Education | Local

Board Considers Changes To How State Approaches Education

OPB | Feb. 6, 2012 10:53 a.m. | Updated: July 17, 2012 1:02 a.m. | Portland, OR

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A committee of Oregon education leaders and advocates meets Tuesday to sort through advice from more than 1,100 people. The new Education Investment Board aims to re-organize how the state approaches education from pre-school through graduate school. .

Longtime Portland school advocate Steve Buel says he’s been to a few of the board’s seven public meetings – and heard a lot of the same things.

Buel said “At every one, the plan has been clobbered and attacked, because they don’t think it’s really going to make a difference.”

The “plan” — as Buel calls it — is geared around a goal for the year 2025, that backers call “40-40-20.” It aims to have 40 percent of young people earning at least bachelor’s degrees, and another 40 percent getting two-year degrees. The remaining 20-percent of teenagers should graduate from high school.

Gov. John Kitzhaber got legislative support for a new Education Investment Board to lead the 40-40-20 effort.

He appeared at the last of the seven recent public meetings.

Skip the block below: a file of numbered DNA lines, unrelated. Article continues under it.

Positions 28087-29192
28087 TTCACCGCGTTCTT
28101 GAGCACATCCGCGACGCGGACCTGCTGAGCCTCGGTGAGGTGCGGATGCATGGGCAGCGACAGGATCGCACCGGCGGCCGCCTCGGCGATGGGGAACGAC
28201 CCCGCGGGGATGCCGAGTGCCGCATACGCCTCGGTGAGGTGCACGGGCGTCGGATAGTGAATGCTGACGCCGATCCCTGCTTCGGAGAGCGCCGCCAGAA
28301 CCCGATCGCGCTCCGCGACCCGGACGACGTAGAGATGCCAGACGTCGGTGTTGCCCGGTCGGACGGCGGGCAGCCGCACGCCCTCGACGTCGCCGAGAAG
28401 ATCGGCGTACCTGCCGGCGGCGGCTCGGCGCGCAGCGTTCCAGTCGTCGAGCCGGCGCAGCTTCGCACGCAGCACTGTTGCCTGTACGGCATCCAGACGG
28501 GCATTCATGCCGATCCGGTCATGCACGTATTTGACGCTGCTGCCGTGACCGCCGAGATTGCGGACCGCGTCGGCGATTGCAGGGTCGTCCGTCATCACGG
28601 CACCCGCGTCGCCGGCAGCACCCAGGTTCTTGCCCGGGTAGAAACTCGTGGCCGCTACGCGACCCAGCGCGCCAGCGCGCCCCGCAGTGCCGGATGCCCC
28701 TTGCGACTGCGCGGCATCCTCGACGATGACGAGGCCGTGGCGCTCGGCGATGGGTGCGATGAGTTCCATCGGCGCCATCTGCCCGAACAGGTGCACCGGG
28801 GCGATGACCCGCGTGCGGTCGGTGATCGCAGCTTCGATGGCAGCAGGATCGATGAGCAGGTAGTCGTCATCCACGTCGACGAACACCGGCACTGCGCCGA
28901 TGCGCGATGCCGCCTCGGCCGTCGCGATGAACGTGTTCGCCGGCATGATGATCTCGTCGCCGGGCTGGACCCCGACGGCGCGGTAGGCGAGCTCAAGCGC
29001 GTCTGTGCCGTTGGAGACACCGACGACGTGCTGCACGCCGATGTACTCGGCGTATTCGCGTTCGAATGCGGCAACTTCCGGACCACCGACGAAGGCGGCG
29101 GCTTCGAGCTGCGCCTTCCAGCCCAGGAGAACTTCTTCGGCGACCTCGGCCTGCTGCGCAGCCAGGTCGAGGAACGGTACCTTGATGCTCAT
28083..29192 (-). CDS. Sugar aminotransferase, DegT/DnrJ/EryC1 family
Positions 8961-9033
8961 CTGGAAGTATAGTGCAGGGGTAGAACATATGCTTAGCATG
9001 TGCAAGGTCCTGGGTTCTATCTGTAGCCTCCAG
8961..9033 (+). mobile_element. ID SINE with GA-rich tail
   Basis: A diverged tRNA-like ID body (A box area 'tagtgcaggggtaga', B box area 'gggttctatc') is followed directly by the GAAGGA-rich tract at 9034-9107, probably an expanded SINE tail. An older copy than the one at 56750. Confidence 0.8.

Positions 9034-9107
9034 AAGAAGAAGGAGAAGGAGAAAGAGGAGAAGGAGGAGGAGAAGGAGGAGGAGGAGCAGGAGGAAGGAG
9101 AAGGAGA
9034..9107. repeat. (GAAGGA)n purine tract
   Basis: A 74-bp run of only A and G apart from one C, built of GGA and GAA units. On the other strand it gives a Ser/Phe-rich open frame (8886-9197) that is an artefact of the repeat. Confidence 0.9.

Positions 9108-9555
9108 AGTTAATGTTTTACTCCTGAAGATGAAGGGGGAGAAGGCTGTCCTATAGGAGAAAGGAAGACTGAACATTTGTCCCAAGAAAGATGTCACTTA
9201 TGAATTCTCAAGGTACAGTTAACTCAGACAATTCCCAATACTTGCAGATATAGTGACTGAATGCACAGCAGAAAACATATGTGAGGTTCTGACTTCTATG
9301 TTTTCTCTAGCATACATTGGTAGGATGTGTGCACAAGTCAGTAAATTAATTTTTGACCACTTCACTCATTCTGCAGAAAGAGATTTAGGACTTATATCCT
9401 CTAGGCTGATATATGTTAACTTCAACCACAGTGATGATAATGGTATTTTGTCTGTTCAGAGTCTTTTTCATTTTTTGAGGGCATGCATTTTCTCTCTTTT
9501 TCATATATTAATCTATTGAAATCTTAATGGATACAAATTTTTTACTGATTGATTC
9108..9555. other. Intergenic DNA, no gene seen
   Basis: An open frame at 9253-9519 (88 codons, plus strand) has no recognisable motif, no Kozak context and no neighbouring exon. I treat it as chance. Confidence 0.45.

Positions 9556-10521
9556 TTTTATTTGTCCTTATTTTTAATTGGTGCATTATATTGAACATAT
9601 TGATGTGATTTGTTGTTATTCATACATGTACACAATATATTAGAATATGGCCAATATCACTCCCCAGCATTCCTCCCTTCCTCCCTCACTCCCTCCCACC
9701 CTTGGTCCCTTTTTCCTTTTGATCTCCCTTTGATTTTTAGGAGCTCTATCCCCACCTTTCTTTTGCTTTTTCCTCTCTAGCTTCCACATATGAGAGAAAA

Kitzhaber “I want to say that I believe that together we can build a new model for public education in Oregon that moves beyond the prescriptive and punitive aspects of the No Child Left Behind law.”

“No Child Left Behind” is the federal law Congress passed in 2001.

The Board is expected to craft a new accountability system for schools. Todd Jones is an advisor to the governor. He says achievement compacts –- between the state and education institutions – will put a premium on certain indicators.

Jones explains, “It’s likely that we’ll have one in the area of completion rates – high school diplomas, college degrees. Knowledge and skills – measures of whether or not our students are developing the basic skills in reading and mathematics and other core subject areas. And connection – specifically job placement rates.”

Some parents and teachers say they worry the compacts will impose consequences if certain top-down criteria — like minimum test scores – aren’t met. Jones emphasized that there’s no direct tie to funding — yet. Portland high school teacher, Hyung Nam spoke out against the apparent emphasis on testing.

Nam says, “What kids really need to learn is a real education where they learn to think critically, learn how to be creative, learn how to collaborate. And for those kinds of things, standardized testing really don’t work.”

A draft summary of public comments at the meetings lists funding as the top concern. Other concerns include testing and limited curriculum. The investment board receives a final report later today Tuesday.

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